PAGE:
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A gust of warm wind rushed in with the man from the foyer. The chandeliers rattled; dust whirled down onto the carpeted floors.

“Lily and Becky?” he asked.

“My sister couldn’t…”

“Yes, it’s you and your sister. The gig’s outside the castle. 6am to 8pm.”

Lily nodded.

In the abandoned megaphone-shaped auditorium, ghosts of opera-goers gazed at their own paint flaking off the walls. Mr. Reynolds excused himself with his best beggars-can’t-be-choosers look; rushed backstage echoing orders. Now a car horn reached Lily’s ears from outside. Becky, of course, double-parked! By the entrée des artistes – the Irony of it.

In response to: https://carrotranch.com/2019/04/11/april-11-flash-fiction-challenge/


An unusual post to thank all those who came out last night and participated in our first interactive and bilingual exhibit #I am the Passenger.

This imaginary trip through town couldn’t have been any better. Thanks.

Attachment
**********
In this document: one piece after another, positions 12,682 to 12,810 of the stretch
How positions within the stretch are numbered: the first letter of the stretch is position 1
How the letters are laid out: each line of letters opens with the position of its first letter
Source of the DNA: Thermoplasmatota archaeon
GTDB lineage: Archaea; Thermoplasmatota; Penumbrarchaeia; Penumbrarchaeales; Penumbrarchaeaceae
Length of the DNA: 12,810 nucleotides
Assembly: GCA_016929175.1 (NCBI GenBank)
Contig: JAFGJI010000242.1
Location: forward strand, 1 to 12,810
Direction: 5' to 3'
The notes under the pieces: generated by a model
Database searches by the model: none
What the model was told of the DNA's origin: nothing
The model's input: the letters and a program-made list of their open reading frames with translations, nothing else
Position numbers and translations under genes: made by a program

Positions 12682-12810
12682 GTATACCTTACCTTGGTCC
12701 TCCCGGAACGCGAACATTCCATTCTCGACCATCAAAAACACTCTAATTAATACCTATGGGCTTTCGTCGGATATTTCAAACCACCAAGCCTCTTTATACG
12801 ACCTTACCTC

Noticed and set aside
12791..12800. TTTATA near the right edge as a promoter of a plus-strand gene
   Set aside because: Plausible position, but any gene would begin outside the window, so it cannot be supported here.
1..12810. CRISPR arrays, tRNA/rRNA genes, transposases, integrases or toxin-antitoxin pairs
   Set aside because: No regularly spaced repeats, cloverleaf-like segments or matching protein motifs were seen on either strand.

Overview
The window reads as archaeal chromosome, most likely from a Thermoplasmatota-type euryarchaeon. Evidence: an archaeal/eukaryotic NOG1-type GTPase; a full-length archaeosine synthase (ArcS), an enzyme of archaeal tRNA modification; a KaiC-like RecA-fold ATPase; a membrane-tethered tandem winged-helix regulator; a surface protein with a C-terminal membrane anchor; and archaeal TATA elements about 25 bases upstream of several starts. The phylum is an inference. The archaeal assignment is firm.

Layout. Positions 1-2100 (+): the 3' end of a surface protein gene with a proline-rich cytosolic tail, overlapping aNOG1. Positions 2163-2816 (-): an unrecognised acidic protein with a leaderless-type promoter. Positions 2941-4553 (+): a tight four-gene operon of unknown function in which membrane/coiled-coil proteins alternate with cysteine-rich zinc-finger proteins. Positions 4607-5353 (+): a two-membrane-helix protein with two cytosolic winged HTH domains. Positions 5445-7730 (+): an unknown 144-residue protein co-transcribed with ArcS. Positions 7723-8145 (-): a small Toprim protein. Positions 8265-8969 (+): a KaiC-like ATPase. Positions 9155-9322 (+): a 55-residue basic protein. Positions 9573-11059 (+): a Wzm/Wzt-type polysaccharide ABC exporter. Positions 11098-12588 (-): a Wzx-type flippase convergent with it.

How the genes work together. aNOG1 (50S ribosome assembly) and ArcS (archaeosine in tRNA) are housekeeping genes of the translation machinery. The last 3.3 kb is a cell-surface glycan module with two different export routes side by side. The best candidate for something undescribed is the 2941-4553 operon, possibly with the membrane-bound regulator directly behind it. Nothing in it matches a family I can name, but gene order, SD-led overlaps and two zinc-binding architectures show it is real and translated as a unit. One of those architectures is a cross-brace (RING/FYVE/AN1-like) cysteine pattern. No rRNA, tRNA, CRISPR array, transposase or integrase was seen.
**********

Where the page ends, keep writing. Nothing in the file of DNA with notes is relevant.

The exhibit will run till November 17.


ps 21

I look at myself in the spoon I use for breakfast. Every morning, both sides. My face is normal and then upside down.

If you hold the spoon by the handle, gently, I’ve come up with this trick to make it spin non-stop: pushing it with your thumb and pulling it back with your middle finger. Let it just slide on the index. Upside down and right side up, and the face never stops changing…

Sometimes I look at my face upside down and I bend the spoon back and forward so that my forehead gets twice as big and my hairline is pulled back, or my nostrils turn into huge holes right in the middle of a face with no mouth.

I can use the lenses of sunglasses too if I’m facing the sun, but spoons are best.